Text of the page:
Everybody needs somebody sometime. When it comes to business, it's great to have a mentor. My dad looked up to his Uncle Jake. Jake owned and operated one of the largest dairy companies in New York and my dad had worked there as a young man.
There are so many critical turns a business makes, especially when it is intent on rapid growth. Dad had told me how helpful it was to have someone that he and his partner, my Uncle Morty, could turn to for advice.
The good news was that Dad and Uncle Morty had grown the company big enough by the late 1950s that they no longer had to share all the work amongst themselves. Don't get me wrong, they were always working. But now, there were more people to help share the load. And as the business continued to grow, Dad was always finding new challenges that he didn't know existed.
It was around that time that my dad was beginning to spend the majority of his time selling and less time filling all the other positions it takes to keep a young business growing. When he shared this with Uncle Jake during one of his visits, Uncle Jake's advice was clear: "Go out and buy yourself some suits and ties today, and, starting tomorrow, I want you to go to work dressed in a suit and tie each day."
This was a radical change. For years, he had been wearing a service tech's uniform while at work. But to his credit, he never questioned the wisdom and out to the store he went to buy the suits and ties. And he went to work in a suit and tie every day from then on.
Looking back, Dad told me he felt that this seemingly minor suggestion was probably one of the best pieces of advice he ever got. He found that, by showing up dressed in a suit and tie every day, he saw himself as more of a professional. Funny thing was that his employees and his clients did, too.
Yes, Dad could still be found helping to move a boiler or climbing into the dumpster to fish out parts still in warranty. The difference was now he did it in a suit and tie.
Making The Right First ImpressionDad had learned Uncle Jake's lessons well and he impressed upon us the value of making the right first impression. I tried to make the right first impression when I joined the company. For me it was wearing sharp-looking logo Land's End shirts or logo golf shirts. I wore neatly pressed black or navy trousers and a company logo jacket that was different from the ones the techs wore. I worked very hard to differentiate the way I looked from the way my techs looked. They looked great in the professionally designed and maintained uniforms, but I was visiting clients at their homes and businesses and I needed to instantly convey that I was a professional. My appearance set the tone.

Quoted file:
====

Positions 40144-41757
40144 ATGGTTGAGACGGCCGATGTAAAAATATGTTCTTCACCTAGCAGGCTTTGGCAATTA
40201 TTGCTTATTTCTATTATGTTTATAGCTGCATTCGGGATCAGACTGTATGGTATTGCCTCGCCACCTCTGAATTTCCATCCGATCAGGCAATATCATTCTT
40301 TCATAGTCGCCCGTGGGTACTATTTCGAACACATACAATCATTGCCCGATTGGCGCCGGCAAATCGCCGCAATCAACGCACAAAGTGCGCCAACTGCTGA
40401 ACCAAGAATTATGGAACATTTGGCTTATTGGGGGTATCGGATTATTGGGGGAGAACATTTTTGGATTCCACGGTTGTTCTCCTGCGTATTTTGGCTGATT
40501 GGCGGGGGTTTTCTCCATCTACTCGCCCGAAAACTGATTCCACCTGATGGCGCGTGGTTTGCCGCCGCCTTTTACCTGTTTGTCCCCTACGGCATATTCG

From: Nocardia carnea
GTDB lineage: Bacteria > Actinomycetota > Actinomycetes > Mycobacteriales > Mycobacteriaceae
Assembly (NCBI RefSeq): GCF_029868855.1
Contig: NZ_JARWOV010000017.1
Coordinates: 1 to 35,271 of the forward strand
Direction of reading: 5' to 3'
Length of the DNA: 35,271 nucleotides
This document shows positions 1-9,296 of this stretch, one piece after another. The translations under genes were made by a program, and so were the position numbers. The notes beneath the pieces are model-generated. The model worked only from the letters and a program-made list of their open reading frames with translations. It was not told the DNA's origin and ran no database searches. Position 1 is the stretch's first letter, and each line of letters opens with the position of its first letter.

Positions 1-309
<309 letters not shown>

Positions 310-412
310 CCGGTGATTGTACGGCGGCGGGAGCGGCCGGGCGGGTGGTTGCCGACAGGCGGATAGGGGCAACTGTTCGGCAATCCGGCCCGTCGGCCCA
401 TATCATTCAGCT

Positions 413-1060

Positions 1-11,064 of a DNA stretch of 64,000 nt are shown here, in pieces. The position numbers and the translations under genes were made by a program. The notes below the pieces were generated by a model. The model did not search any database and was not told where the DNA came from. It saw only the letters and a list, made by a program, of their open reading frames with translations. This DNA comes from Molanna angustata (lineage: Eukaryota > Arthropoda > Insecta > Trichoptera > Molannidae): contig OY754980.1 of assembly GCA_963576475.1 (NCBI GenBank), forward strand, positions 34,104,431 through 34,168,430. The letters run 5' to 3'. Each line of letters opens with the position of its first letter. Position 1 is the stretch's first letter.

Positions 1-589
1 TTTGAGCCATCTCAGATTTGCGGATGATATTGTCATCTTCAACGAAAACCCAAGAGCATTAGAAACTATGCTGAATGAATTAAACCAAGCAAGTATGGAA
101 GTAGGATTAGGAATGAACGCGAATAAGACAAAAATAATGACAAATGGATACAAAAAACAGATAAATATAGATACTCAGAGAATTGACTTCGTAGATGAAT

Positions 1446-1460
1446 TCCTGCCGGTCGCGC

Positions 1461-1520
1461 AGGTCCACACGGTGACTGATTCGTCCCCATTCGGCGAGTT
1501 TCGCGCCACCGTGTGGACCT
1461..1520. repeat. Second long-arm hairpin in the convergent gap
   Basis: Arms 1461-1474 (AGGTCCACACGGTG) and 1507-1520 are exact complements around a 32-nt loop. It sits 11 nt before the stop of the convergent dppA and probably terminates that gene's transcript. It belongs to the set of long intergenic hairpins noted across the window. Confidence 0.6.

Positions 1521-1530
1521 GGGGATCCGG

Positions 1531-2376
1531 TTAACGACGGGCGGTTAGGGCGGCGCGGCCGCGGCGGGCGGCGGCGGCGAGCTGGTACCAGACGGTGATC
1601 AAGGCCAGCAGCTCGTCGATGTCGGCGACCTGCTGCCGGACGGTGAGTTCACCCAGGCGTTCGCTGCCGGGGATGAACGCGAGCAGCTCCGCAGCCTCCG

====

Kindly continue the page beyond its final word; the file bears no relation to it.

My family believed so much that how you dress affects how you are perceived that we created dress standards for everyone. That included the office staff. We eliminated sneakers, blue jeans and sloppy shirts. At first we thought, "Who cares if the customer rarely if ever sees them?" That was dead wrong. It matters because they see themselves a certain way and that changes their level of professionalism. By dressing the part of a professional no matter what they were asked to do, they became that professional. It's a lot like visualization. It puts you in the right frame of mind to be successful.
Today, I wear a suit and tie, just like my dad did, whenever I'm working at a client's business or in front of a class teaching a workshop. Even when I'm at home in my office, I wear my company logo shirt. My friends and family chuckle at this notion but I know it puts me in the right mindset to do my best work.
The contractors I work with today have also chosen to set the right tone at their companies by getting out of the habit of wearing a T-shirt, sweatshirt and blue jeans. They are raising the bar at their companies. Without fail, I get a call that this simple act alone has made a profound difference in how they feel about themselves and, just as importantly, how the staff dresses and performs.
Many of them have taken it one step further by having everyone at their company wear company logo attire. Company logo attire worn by all employees helps solidify the "team" mentality and minimizes dress code issues. Like a lot of sports teams, the company logo attire promotes a "team" cohesiveness and higher work standards.
The other effect of looking and dressing the part is that, when a staff member is at the local deli for lunch or at the dry cleaners, the logo attire is out there marketing your company.
The people I've worked with for awhile will say, "Al, you don't have to keep wearing the tie and jacket when you visit." I thank them for thinking about my comfort, and then explain that I've learned that dressing this way helps me do my best for them.
Try getting everyone dressed right and see what it does for your own success.